Parimoo refers to the bold step taken by B.N. Goswamy and Eberhard Fischer to consider schools of painting and their development not in terms of specific art centres or chief patrons, but instead in terms of the genealogy of artists. The movement of artists to neighbouring kingdoms and artists' interactions, Parimoo argues, could also be explored with greater plausibility. Milo C. Beach, Eberhard Fischer and B.N. Goswamy in their latest exhibition and two-volume publication, Masters of Indian Painting (2011) have taken this exercise further. However, Parimoo also draws attention to a pitfall in the context of the Pahari school. The correlation of artists' dates and the dates of their royal patrons is very specific, so to name any artist as the creator of a painting purely on the basis of the characteristics of his known work would be arbitrary in the absence of other related documentation. Parimoo argues that without exploring such determinants as the artist's predecessors etc., to give credit to an artist for having evolved a new feature out of the blue would be poor methodology. Also, the span of the worthwhile phase of each school of painting needs to be taken into account, especially in the case of Rajasthani schools.
Parimoo continues the methodology of drawing attention to the artist's personality when necessary. He gives the example of an artist like the Mewari Sahibdin, who was a Hindu painter, and refers to his consistent recorded output during the reign of Mewar ruler Jagat Singh. He also refers to the painter of the Chunar Ragamala-, the Master of the first Bundi Rasikapriya series; and the Master of the second Rasikapriya series. Parimoo has identified folios painted by known Bikaner masters such as Ruknudin and Nurudin. Most of Orchha paintings, according to him, seem to be the work of "a single master spread over a period of three to four decades during the middle of the 18th century". He acknowledges that he bases this theory on the reliable genealogy of the rulers of Orchha state published by Kenneth Robbins.
The volume is divided into six sections and 13 chapters with an Appendix. Section 1 concentrates on royal portraits, particularly from Jaipur, Bundi, Mewar, Marwar (Jodhpur) and Bikaner. The folios have been carefully described and analysed, giving details of historical events and names of rulers.
Chapter II deals with Shringara themes in which the Rasikapriya paintings of Mewar, Bundi and Bikaner are described with the corresponding text in Devanagari script. The chapter also includes paintings from Bihari's Satsai, Mewar; the Month of Jyeshtha, Bundi school; and Nayikas and Bathers from Rajasthani schools.
The varied themes of the paintings in this section range from Ganapati, Bundi school; Elephant Family, Kota school; Krishnalila and Sant Kabir with Three Disciples, Bikaner school; Sukdeva Preaching to Parikshita and a Kedar Ragini drawing, Jaipur school. They display N.C. Mehta's careful selection and aesthetic eye.
Parimoo has included Rita Sondhi's seminal article on Rajasthani Ragamala paintings: both Jaipur and other Ragamalas. The description and narrative are interesting, the dohas (couplets) quoted reflecting the mood of each raga. The consistent depiction of musicians in the pictorial tableau comprises the narrative and resultant iconography of the ragas and the raginis. Here we see the tradition of performance closely connected with the tradition of painting.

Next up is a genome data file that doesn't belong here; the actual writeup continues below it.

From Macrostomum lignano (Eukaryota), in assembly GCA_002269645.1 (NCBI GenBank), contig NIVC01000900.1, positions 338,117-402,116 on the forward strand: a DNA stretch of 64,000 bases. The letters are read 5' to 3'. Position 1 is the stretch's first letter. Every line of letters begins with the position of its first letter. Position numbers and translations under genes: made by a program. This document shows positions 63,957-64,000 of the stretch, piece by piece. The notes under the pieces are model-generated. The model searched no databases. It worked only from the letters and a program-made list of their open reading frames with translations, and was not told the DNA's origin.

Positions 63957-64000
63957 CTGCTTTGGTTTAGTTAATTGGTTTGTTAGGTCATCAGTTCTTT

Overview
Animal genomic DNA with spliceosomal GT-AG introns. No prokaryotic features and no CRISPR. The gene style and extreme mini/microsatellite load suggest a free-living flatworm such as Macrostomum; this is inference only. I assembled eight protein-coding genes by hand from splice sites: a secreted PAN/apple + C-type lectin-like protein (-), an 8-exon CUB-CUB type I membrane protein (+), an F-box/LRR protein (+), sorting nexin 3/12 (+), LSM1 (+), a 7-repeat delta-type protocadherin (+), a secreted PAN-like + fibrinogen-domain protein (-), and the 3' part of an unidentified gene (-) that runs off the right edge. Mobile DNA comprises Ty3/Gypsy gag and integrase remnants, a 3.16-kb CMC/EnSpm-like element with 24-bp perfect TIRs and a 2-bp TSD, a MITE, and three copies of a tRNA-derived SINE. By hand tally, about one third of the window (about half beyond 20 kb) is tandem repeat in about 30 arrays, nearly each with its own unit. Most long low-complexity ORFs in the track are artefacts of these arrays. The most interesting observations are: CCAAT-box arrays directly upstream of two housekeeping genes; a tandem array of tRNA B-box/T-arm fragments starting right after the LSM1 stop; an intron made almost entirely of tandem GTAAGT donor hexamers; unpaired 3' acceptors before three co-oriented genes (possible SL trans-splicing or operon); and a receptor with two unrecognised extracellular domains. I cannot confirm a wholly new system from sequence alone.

Section II has three chapters, of which the one on Orchha portraits and court paintings is noteworthy. This is the first time that we come across such portraits of the rajas of Orchha. Baramasa and Ragamala paintings and the Shringara poetry of Matiram are also included in this section.
Section III presents selected drawings of the Pahari school, including depictions of Goddess Sarasvati and Shiva-Parvati, and themes related to Vishnu and Krishnalila, drawings attributed to the artist Laharu, a set of four Ramayana drawings, Nayika drawings and secular drawings. An album of Hindu deities attributed to the family workshop of Mahesh, and a note by Madhu Khanna on the Goddess paintings of Kashmir, offer further material to be relished.
Section IV covers Mughal school paintings including portraits and various subjects, whereas in Section v other schools are discussed with illustrations. These comprise (in separate chapters) Sultanate-period paintings, Persian paintings with text by Nuzhat Kazmi, and Safavid paintings from a 16th-century Persian manuscript. Parimoo offers insights into medieval Asian mystic traditions and the intellectual milieu, including Safavid Persian poetry. Also included are the works of a Mughal Kashmiri master calligrapher of the 16th century and an analysis of an anthology of illuminated folios with varied inscriptions.
In the final section an article by Gautama Vajracharya on Newari Buddhist manuscript paintings from Nepal is included along with one on Folios of Tibetan printed manuscripts. The last chapter has manuscripts of various stotras, Bhaktimala Grantha, an illustration of Meghdoot by artist Shailendranath Dey, and conservation notes on paintings by Vismay Raval.
Parimoo has covered a large canvas. He has with untiring zeal and dedication prepared two volumes which offer us an opportunity to glimpse the vast collection of N.C. Mehta. While Volume 1 provides an account of N.C. Mehta as a collector, the second volume offers a memoir by Rai Anand Krishna about his father Rai Krishnadas and N.C. Mehta.
The Gujarat Museum Society has through the publication of these two volumes fulfilled its debt to N.C. Mehta. Once again Ratan Parimoo deserves full credit for completing this stupendous task with erudition, throwing new light on various aspects of the vast field of Indian painting.
Caption: 1 Sahi Clan Playing Polo and Other Activities, Kalakacharya Katha, Devasana pado bhandara, c. 1510. From N.C. Mehta Collection, Volume 1.
Caption: 2 Hamsa Avatara of Vishnu, attributed to the family workshop of Mahesh, Chamba, c. 1725-75. From N.C. Mehta Collection, Volume 11.
Please note: Illustration(s) are not available due to copyright restrictions.
|Printer friendly Cite/link Email Feedback|
|Publication:||Marg, A Magazine of the Arts|
|Article Type:||Book review|
|Date:||Mar 1, 2016|
|Previous Article:||The fabric of India.|
|Next Article:||50 Years of the National Institute of Design 1961-2011.|